In Netflix series Resident Evil, Ella Balinska plays a survivor living in a world ravaged by a devastating virus and now populated by monsters. She tells DQ about starring in the series and why it will raise the bar for video game adaptations.
From live-action versions of Super Mario Bros, Street Fighter and Mortal Combat to Tomb Raider, Doom and Sonic the Hedgehog, films based on video games have proven to be big business at the box office.
Most notably, seminal survival horror game Resident Evil and its many sequels have inspired a six-film franchise that began in 2002 – grossing more than US$1.2bn – as well as a reboot called Resident Evil: Welcome to Racoon City that hit cinemas last year.
Now, showrunner Andrew Dabb (Supernatural) has partnered with Constantin Film, the producer behind the original feature films, to bring a live-action Resident Evil series to the small screen for the first time. The eight-part story unfolds across two timelines, the first of which is set in 2022, when 14-year-old sisters Jade and Billie Wesker are moved to New Raccoon City, a manufactured corporate town they come to realise is not what it seems and where their father may be involved in concealing dark secrets.
The other timeline takes viewers to 2036. Fewer than than 15 million people are left on Earth, while there are six billion monsters – people and animals infected with the T-virus. Jade, now 30, struggles to survive in this new world as secrets from her past – about her sister, her father and herself – continue to haunt her.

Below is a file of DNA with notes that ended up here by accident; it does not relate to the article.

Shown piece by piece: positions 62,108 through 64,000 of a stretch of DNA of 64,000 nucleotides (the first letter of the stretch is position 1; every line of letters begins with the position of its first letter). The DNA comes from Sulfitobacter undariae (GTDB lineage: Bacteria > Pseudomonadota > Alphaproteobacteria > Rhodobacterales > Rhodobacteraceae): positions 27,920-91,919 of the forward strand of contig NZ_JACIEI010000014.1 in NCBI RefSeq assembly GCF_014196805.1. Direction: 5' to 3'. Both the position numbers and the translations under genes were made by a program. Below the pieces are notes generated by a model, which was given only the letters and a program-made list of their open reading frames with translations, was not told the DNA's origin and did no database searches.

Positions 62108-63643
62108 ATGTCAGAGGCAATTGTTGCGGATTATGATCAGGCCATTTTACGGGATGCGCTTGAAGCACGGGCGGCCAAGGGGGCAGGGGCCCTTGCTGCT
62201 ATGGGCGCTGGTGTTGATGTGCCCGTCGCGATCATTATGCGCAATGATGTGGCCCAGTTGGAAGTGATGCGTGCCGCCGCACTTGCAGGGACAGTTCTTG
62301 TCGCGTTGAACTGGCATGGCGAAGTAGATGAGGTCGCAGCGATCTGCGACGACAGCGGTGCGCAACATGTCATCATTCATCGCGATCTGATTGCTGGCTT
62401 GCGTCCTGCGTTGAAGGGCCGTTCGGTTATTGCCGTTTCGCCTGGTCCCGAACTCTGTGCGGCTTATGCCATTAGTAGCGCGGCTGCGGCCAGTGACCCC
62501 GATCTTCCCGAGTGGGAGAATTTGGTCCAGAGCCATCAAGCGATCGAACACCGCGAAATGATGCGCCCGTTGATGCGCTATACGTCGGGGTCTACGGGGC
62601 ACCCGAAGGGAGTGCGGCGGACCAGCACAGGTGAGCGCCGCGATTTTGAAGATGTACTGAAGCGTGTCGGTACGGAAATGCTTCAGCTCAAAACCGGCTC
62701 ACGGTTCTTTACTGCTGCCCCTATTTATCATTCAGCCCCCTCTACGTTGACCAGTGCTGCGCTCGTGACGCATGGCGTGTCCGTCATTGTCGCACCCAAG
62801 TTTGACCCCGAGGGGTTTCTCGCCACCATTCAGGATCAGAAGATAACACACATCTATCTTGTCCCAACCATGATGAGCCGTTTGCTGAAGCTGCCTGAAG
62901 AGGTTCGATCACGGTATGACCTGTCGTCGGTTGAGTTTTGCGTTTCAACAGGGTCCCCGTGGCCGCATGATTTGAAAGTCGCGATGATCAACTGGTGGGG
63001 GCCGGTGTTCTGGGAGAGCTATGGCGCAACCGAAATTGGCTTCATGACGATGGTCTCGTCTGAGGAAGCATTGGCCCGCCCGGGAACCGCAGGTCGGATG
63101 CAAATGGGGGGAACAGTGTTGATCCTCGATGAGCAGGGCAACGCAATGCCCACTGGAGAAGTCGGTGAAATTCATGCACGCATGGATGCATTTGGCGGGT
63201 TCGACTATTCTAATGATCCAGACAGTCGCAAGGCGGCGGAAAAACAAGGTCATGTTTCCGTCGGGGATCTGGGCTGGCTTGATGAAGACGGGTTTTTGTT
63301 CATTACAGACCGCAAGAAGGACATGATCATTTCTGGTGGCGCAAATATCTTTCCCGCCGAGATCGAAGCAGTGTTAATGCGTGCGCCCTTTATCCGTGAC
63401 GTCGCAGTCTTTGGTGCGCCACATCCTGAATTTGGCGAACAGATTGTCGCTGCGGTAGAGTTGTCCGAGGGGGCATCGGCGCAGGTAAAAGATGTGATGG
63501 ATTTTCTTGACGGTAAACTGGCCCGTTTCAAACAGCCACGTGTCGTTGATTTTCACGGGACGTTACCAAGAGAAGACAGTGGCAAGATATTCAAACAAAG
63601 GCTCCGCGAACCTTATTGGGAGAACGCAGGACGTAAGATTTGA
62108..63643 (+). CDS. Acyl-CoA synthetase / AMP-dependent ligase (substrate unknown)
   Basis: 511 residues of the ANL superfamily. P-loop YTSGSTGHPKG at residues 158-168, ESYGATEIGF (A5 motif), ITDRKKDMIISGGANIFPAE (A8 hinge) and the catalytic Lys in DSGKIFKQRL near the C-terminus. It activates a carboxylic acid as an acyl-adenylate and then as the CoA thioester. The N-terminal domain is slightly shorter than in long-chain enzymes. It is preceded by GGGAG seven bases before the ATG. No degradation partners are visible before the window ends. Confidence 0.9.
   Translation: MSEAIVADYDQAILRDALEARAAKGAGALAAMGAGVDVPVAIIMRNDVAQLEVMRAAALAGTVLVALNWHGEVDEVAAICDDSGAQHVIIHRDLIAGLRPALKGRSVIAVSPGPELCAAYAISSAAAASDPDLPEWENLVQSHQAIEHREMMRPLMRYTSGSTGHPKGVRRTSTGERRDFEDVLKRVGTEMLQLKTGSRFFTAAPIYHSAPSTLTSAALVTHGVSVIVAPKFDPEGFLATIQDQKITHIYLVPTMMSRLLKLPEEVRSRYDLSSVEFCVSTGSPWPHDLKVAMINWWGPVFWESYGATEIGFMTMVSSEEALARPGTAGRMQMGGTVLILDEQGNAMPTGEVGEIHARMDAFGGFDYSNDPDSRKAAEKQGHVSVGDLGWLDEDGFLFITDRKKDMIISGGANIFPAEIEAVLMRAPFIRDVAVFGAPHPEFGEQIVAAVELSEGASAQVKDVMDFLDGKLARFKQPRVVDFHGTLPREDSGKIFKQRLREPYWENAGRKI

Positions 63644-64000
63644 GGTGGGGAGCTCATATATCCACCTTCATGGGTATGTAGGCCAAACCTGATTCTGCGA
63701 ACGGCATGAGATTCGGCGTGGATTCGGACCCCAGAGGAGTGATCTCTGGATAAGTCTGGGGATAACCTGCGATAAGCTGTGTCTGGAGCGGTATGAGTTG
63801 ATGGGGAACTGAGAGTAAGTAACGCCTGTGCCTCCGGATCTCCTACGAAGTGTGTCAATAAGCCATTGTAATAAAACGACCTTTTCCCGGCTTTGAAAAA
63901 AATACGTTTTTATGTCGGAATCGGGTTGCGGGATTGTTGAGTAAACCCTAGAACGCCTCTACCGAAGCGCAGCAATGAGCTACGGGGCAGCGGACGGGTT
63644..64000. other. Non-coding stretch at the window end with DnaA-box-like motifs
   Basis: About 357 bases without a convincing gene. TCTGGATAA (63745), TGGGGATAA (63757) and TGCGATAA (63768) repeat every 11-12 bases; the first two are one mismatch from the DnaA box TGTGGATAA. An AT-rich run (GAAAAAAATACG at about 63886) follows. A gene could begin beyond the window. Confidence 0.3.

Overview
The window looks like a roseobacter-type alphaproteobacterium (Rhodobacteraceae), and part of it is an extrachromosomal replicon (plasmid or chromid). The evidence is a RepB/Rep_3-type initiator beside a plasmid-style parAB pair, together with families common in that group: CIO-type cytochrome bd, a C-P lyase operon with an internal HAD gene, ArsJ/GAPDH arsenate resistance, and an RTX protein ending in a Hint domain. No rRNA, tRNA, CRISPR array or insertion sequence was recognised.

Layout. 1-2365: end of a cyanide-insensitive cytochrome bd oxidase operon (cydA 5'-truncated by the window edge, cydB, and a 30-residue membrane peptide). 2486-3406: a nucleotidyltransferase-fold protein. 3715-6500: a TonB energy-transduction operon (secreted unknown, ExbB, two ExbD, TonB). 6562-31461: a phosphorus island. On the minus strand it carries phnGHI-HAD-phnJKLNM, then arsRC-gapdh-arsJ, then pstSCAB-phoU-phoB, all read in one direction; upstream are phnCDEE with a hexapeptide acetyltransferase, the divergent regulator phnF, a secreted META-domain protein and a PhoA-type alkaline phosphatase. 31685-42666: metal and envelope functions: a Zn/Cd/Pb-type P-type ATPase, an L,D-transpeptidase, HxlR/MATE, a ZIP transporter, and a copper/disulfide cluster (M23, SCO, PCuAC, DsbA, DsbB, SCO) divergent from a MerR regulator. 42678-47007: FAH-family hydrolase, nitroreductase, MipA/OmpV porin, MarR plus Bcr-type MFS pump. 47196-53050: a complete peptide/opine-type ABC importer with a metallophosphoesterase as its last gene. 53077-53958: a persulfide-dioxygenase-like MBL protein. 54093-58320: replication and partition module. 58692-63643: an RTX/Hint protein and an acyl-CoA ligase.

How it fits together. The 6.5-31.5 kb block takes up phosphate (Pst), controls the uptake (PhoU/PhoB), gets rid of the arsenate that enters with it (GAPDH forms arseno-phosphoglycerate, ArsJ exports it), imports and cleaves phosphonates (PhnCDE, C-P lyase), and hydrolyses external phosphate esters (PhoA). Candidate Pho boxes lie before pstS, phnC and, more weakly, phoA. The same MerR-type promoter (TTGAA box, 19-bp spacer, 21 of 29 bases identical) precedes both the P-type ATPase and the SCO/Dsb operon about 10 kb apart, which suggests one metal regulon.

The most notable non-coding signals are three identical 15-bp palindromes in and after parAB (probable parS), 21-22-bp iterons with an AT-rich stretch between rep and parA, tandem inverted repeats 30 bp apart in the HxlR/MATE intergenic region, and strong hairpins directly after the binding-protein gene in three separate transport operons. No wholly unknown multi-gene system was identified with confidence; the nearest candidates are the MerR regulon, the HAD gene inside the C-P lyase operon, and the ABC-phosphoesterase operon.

Playing Jade in the future timeline is British actor Ella Balinska, who now lives in LA and previously starred in the 2019 big-screen reboot of Charlie’s Angels. As a fully fledged gamer, she was already familiar with the Resident Evil franchise when she read for the part at the end of 2020, and jumped at the chance to star in a show that was “completely different” from anything else on screen.
“It was fresh, it felt very current. Also, this is very much family-driven. Jade is a family woman first and foremost, and she’s unapologetically stubborn,” Balinska tells DQ. “She’s not a superhero; she’s not a specially trained zombie assassin. She’s a scientist and a survivalist. Every fight scene you see is genuinely her fighting for her life – and on top of that, I love that you love her and you hate her. There are decisions she makes that are very questionable, but it’s the best thing she can think of at the time, which is very human, and all that together really drew me in.”
As a fan of the games, the actor is also well placed to judge how faithful the series is to its source material. So it’s notable when she admits she was “blown away” by the way the world of the games has been recreated in screen.
“It’s insane. We walked onto set and you could clearly see everyone was so passionate about the franchise, from the colours to the way the DOP was shooting the POV where you’re looking around the room [an iconic element of the original game]. The monsters that are in it are also truthful to the history. You’ve got the Lickers [mutated zombies], you’ve got the Doberman [zombie dogs] – all those things are really important.